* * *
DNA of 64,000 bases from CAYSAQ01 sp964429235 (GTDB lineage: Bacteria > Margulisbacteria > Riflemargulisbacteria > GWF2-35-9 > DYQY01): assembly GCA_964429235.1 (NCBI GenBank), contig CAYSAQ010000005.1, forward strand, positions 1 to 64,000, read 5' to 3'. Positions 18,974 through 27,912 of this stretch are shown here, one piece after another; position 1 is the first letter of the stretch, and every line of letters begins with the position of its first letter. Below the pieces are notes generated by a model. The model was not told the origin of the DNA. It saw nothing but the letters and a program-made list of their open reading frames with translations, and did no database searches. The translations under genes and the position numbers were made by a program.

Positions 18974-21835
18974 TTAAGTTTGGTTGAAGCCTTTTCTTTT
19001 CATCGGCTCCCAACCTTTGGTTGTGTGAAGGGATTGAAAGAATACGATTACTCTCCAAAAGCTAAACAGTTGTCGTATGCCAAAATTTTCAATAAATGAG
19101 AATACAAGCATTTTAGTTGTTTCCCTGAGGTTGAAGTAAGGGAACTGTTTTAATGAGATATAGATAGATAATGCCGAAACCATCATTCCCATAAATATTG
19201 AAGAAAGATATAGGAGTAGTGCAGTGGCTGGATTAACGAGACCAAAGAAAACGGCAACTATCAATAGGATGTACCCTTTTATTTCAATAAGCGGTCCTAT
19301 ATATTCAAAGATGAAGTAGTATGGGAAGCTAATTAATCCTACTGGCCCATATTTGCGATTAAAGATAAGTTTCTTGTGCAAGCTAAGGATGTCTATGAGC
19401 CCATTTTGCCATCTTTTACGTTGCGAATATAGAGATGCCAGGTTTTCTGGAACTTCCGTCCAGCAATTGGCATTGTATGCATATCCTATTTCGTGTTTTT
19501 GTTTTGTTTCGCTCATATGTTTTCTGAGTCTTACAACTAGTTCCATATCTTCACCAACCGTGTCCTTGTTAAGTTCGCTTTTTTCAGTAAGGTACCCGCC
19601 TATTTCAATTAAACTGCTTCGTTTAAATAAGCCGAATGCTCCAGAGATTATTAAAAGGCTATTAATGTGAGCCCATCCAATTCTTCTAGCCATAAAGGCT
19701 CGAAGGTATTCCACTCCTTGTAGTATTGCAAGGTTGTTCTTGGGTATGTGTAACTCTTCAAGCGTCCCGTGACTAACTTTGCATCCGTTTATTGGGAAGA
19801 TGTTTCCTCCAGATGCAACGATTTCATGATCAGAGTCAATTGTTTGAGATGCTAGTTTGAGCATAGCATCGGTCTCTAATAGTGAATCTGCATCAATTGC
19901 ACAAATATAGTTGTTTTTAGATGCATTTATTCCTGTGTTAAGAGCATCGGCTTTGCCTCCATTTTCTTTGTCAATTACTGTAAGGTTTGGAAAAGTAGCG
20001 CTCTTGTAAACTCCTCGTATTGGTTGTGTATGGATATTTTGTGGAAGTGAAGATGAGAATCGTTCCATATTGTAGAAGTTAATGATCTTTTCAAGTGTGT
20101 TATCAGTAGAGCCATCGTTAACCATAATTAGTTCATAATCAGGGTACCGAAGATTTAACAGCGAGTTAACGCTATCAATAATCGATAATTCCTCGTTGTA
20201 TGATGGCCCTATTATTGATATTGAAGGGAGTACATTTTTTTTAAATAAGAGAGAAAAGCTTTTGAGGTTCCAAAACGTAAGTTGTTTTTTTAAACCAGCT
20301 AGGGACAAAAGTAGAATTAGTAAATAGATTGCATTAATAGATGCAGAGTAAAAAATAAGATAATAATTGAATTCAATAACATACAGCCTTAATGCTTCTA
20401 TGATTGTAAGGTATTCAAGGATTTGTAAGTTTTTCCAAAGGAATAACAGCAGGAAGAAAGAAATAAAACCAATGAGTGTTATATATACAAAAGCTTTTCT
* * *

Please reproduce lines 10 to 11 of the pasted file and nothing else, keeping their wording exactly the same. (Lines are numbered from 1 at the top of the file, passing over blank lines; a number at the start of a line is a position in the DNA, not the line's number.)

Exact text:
19601 TATTTCAATTAAACTGCTTCGTTTAAATAAGCCGAATGCTCCAGAGATTATTAAAAGGCTATTAATGTGAGCCCATCCAATTCTTCTAGCCATAAAGGCT
19701 CGAAGGTATTCCACTCCTTGTAGTATTGCAAGGTTGTTCTTGGGTATGTGTAACTCTTCAAGCGTCCCGTGACTAACTTTGCATCCGTTTATTGGGAAGA